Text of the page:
Robert Mandel's Independence Day is a film that probably would have remained off of my personal grid for awhile longer had I not been so won over by its lead actor in another film I just watched. It's pretty hard to keep one's eyes off of Kathleen Quinlan in Lifeguard...and, this led me to seek out Independence Day, which stars Quinlan, David Keith, Dianne Wiest, Cliff De Young, Frances Sternhagen, and Josef Sommer. The narrative focuses on the lives of several of Mercury, Texas' inhabitants through a short but turbulent time period, mixing some conventional drama with endearingly oddball characters and tonal shifts, resulting in a small gem, which should be better known than it is. That its title will mean that it's forever overshadowed by the completely unrelated 1996 blockbuster of the same name is unfortunate.
I was familiar with the film, but had not actively sought it out even though it's the type of piece that fits firmly in my wheelhouse: a little-remembered, early '80s, low-budget American drama with a cast of accomplished character players.
It's never been on DVD, however, and the Warner Archive, unfortunately, reports that there are currently no plans to add it to the collection, something which would help rescue the film from its current obscurity.
@nedmerrilla1 No plans.
— Warner Archive (@WarnerArchive) March 7, 2014
As soon as I re-familiarized myself with the basics of Independence Day, I thought it might be included in a couple of my longtime "go-to" cinema books--Produced and Abandoned and Danny Peary's Guide for the Film Fanatic. I was surprised to find that there was no entry in the former, but my instincts were correct about Peary, who lists the film in the back of his book and calls it an "S" (sleeper) and "PR" (personal recommendation).
Independence Day is set in the small town of Mercury, Texas. It seems like it comes from a novel or a series of novels that take place in the same town and this makes some sense since screenwriter Alice Hoffman is primarily a novelist; this, though, is a completely original screenplay rather than an adaptation. Mercury diner waitress Mary Ann (Quinlan) holds onto her dream of attending art school in Los Angeles to study photography, while race car-obsessed Jack (Keith) has just returned to town after failing to stick in an unspecified school or program (it's almost as if his character from An Officer and a Gentleman did not kill himself after quitting officer's training and has instead come home). They meet cute and begin a courtship whose longterm status will be tested by Mary Ann's aspirations to get out of town and Jack's to stay there and fix and race cars. The chemistry between the actors and the quirks that Hoffman has written into their characters insures that this relationship rises above standard issue drama.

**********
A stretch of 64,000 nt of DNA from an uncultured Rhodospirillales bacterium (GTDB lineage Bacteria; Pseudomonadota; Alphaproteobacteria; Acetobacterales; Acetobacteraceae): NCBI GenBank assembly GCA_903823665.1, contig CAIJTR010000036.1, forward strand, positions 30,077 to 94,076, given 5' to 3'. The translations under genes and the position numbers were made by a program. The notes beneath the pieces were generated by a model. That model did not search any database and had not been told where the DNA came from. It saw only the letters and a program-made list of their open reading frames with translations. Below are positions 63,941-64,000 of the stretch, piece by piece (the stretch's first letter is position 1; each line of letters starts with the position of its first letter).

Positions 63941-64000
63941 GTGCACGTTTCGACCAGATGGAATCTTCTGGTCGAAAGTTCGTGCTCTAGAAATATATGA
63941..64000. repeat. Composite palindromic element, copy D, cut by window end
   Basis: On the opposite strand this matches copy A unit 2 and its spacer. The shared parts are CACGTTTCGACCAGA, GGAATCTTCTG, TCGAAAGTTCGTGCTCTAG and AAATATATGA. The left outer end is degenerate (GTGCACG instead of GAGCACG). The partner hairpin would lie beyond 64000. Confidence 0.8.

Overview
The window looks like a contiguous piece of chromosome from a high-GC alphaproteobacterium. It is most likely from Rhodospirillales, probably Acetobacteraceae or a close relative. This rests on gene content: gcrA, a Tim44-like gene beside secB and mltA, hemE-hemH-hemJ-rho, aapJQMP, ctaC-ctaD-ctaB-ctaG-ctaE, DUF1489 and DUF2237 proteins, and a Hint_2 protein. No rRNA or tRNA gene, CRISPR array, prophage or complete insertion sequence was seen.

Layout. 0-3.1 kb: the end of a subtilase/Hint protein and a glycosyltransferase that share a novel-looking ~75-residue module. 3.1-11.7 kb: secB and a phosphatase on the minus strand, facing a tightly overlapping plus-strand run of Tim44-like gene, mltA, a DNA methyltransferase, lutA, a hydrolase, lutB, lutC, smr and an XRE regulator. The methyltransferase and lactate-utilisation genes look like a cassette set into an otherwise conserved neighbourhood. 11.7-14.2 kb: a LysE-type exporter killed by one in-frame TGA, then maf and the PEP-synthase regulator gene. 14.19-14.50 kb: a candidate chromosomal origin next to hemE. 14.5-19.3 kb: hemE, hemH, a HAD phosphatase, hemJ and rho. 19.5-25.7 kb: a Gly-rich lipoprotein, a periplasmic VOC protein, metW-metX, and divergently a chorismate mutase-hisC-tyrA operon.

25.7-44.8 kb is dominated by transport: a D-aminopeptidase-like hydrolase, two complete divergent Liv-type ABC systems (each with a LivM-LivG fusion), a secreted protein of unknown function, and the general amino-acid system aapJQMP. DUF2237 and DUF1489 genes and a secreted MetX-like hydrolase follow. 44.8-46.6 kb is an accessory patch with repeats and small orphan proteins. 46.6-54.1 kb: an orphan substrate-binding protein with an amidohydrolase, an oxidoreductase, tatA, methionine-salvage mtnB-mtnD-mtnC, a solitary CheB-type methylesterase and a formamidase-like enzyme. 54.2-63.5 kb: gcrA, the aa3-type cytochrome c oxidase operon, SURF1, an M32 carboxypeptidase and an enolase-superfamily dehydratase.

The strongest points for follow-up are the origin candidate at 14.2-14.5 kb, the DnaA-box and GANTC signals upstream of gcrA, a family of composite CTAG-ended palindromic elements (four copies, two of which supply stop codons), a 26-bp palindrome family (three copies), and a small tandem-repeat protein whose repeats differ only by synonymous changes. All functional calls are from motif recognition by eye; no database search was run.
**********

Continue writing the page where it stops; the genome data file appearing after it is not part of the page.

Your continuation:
In fact, what's most interesting about Mary Ann and Jack's dynamic is the way in which Hoffman has reversed the usual gender roles in the relationship: Mary Ann goes after Jack, she is more sexually experienced and more enlightened than Jack, and she won't hesitate to drop Jack if he tries to persuade her to scrap her school plans and stay in Mercury. She's always got either a stiff drink or one of those long, brown cigarettes in her hand, while Jack drinks only Cokes. Keith and Quinlan are both so good here and I'd have loved to see them get more leading opportunities in feature films.
On the other side of town, we have the film's other primary couple: Jack's sister Nancy (Wiest) and her abusive husband Les (De Young). Mandel and Hoffman deserve credit for depicting this abuse in all its forms and not shying away from some pretty tough material, as do the actors, for playing it honestly and without flinching at the most brutal scenes. No one can accuse De Young of being unwilling to play unrepentant sons of bitches without any sort of vanity (see: Reckless, F/X, Harry and Tonto, etc.) and Wiest gets my maximum praise for her three-dimensional characterization, which goes beyond stereotypes into some unexpected places. The less known about this going into the film, the better. Wiest also has some of the best scenes of the film in her one on one time with both Keith (they actually look like they could be brother and sister) and Quinlan.
The late Richard Farnsworth appears in a few scenes as Jack's boss at the garage, but does not have much to do. Longtime character player and Texan Noble Willingham plays Jack's father and Brooke Alderson, who was well-utilized by James Bridges in Urban Cowboy and Mike's Murder, appears as a fellow waitress in the family diner where Mary Ann works. D.p. Charles Rosher Jr. doesn't have a huge filmography, but among his credits is recent Obscure One-Sheet favorite The Baby Maker.
Although both Mandel and Hoffman are northerners, this is not a film that portrays the South or southerners in a pejorative or condescending way, at least to my northern eyes. In addition, the characters and situations are convincingly working-class, something that stands out more and more as the years go on, and working-class characters and scenarios become essentially extinct in major studio films. Hopefully, this Independence Day will become more accessible sometime soon--Warner Archive, please--and get that second chance that so many other worthy titles have received in the DVD and Blu-ray age.
|Director Robert Mandel on set. Mandel's subsequent film F/X is a much different beast, though it shares with Independence Day excellent, well-drawn performances across the board, including that of Cliff De Young.|